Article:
My heart truly is in L&D and I would love to work at the hospital that I am at, but I just don't know if I can see myself fitting in on that unit as a new nurse. I did not feel welcome yet alone even appreciated when I would do something for someone. I was also exposed to some of the nurses "trash talking" some of the other nurses on the unit, which totally made me question the kind of things they say about me when I'm not around. I don't want to be apart of a unit that is like this.

    My question to all of you, should I try get hired onto this unit and hope that it gets better or go to another hospital here in town in which I have never experienced???

    Thanks for letting me vent! I would love to hear any suggestions or comments about my situation that anyone would like to give me, because I am so stumped on what to do.
    I'm still in school and doing my externship in L&D as well. My advice would be to give it a little more time for them to be comfortable with you being there. Let them know how interested you are in being a part of the unit and volunteer to do tasks so that they can see what a go getter you are and trust you more. Say "hey, if you need any IV's or Foleys inserted I'd be glad to do that for you." Two shifts isn't enough time for you to get to know them or vice-versa. Above all hang in there, this may not be a place that is a good fit for you, but tough it out and do your best. Good luck!
  9. by   TRINI_RN
    Quote from ladyinred667
    I am graduating with my ADN in May. Last month I spoke with a nurse recruiter that came to our campus. I asked her if her hospital took new grads directly into Labor and Delivery. She said they do, and they have a preceptorship program in place for it, but it is a much more intensive interview process. She told me to apply a month before graduation, and I plan to.

    I plan to get recommendations from some clinical instructors (especially my OB instructor) and to bring in my clinical evaluations for all 4 semesters (they have all been positive). I was thinking of bringing some of my OB paperwork as well (PP assessment, NB assessment, careplans, etc.) I am doing my preceptorship in L&D and plan to ask my preceptor for a recommendation as well, but I will just be starting that next week so I may not be far enough in by the time I interview.

    Is there anything else I can do to prepare? What can I expect in this "intensive interview process"?

    Thank you all in advance!
    Noelle
    Check out this thread. Good Luck!!
    http://allnurses.com/forums/f224/1st...ew-294585.html
  10. by   Katusha
    I am so thankful I came upon this forum. I have lots of questions. I am currently in a community college doing pre reques (I can never get the spell right) for an RN degree. My one and only interest for now is being a Labor and Delivery Nurse, working in the Birth Center at the hospital. I have 2 kids under 3 and I think that would be my calling for a career. I read in another forum that you can take a 3 yr intense program for a nursing diploma without doing pre reques. Has anyone ever heard of that? That sounds pretty tempting, since I do no like taking pre reques (I amalmost half way done with them though). Where is this program available? Also is there such a thing as being a grad and going right into L&D or do I have to start somewhere else? And in being and L&D nurse is there such a thing as working while your kids are in school (or do they not choose their schedule?). Any advice from anyone in general from anyone? Anything would be greatly appreciated. Thank you so much. God Bless!!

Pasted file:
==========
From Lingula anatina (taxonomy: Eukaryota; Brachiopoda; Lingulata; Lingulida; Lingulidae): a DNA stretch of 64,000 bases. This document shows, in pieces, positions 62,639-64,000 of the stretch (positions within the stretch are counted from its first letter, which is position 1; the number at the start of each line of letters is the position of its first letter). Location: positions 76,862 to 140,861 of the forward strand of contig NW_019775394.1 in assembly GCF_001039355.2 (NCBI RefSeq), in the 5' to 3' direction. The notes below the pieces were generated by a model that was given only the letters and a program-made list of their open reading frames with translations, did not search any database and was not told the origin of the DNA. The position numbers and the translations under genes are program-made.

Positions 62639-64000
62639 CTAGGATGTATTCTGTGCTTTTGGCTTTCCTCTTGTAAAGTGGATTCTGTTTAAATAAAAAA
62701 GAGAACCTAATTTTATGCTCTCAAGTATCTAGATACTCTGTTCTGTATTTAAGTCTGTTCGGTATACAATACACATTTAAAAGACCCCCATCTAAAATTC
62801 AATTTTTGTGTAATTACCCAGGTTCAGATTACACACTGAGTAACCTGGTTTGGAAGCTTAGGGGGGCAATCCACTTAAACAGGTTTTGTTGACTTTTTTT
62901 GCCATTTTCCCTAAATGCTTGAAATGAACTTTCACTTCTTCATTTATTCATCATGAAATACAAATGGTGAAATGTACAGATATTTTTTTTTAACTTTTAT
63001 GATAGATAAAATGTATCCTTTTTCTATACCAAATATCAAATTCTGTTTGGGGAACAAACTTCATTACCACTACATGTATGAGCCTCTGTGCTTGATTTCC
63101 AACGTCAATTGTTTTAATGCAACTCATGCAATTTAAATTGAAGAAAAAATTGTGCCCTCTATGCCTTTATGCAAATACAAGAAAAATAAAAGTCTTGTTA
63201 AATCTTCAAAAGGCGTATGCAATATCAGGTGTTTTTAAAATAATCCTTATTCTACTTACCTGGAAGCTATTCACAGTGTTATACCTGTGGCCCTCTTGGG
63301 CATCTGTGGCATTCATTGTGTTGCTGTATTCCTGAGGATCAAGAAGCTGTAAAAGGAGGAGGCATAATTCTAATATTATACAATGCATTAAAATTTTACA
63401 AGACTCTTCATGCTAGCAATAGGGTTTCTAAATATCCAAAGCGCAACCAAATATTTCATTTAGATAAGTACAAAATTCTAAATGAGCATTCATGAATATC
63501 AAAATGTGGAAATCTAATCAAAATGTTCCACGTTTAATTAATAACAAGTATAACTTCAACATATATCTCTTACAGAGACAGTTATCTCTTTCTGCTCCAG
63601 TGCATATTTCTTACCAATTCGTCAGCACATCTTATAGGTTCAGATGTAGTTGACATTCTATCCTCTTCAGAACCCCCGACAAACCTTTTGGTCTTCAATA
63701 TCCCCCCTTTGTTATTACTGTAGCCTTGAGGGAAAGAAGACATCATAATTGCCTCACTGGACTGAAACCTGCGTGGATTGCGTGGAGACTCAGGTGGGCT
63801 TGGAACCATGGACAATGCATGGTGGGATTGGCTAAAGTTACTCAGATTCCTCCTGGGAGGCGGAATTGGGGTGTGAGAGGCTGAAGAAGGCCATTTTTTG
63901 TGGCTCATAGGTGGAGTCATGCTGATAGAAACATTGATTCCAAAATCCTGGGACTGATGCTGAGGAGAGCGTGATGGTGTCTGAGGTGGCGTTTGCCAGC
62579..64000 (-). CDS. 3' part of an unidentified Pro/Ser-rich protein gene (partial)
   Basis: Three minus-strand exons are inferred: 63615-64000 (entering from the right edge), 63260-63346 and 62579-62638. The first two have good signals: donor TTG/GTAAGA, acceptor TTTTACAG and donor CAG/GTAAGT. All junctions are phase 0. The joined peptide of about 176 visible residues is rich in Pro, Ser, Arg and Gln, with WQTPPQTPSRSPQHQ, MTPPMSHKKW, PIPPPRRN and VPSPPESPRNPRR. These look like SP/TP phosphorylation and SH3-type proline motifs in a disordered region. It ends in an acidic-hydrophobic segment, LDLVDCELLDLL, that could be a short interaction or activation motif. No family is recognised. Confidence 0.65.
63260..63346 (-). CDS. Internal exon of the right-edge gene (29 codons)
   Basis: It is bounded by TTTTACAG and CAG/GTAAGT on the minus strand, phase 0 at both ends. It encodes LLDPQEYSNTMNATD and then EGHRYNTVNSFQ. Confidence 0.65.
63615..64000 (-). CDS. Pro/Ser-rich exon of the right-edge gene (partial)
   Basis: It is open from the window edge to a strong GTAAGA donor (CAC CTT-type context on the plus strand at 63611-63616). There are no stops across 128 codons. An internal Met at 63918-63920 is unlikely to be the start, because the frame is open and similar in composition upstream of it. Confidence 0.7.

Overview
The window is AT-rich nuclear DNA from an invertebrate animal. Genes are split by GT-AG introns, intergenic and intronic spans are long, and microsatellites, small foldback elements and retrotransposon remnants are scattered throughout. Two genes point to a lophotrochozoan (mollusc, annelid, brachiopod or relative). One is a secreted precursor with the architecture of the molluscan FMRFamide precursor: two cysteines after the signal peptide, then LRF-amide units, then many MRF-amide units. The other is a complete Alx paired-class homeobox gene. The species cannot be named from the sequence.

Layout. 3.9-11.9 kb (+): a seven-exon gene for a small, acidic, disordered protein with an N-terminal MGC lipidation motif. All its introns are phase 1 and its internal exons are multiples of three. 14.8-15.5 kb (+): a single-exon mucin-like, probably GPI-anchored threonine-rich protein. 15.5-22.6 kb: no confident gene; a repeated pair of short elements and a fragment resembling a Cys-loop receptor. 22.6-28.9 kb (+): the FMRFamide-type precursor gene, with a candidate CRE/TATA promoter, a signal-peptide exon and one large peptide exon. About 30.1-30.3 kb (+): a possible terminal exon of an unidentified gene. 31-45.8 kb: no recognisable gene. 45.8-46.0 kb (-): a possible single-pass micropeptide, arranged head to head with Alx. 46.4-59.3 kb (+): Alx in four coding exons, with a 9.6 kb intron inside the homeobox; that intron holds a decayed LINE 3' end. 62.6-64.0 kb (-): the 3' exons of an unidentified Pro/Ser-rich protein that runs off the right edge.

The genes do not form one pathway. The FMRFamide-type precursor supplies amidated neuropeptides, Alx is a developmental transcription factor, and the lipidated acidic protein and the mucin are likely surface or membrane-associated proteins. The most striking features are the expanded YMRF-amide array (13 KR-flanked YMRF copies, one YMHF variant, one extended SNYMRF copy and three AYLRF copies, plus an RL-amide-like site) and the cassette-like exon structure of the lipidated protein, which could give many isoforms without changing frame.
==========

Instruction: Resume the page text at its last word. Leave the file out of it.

11. by   hrobrnc
    Katusha, Stay with the community college program, it will offer you more if you decide you want to continue toward a BSN. Work schedules vary from hospital to hospital. It is just a matter of how flexible they are. Best of luck . jan
  12. by   Katusha
    Jan, thanks for your reply
  13. by   jujejo71
    I have been a nurse for 10 months on a med-surg GYN floor. We also get PP overflow patients. One thing I have learned is the golden rule....NEVER DO ANYTHING WITHOUT A DOCTOR'S ORDER. The majority of our OB/GYN's use a standing post-vaginal or post-c-section order sheet, which is worded in such a way that the RN can use their nursing judgement as to when IVF can be d/c'd and how quickly a diet can be advanced, etc. As far as feeling slow and stupid and relearning things you learned in nursing school---trust me, we ALL have been there. In fact, I still have those days and probably will for a long time! I rarely EVERY leave work before the other nurses do, and that's even on a smooth day. Nursing school (in my opinion) is only about 25% of the learning experience (if that!) You will be as proficient as those nurses are some day! I wish you the best of luck and congratulations!:grad: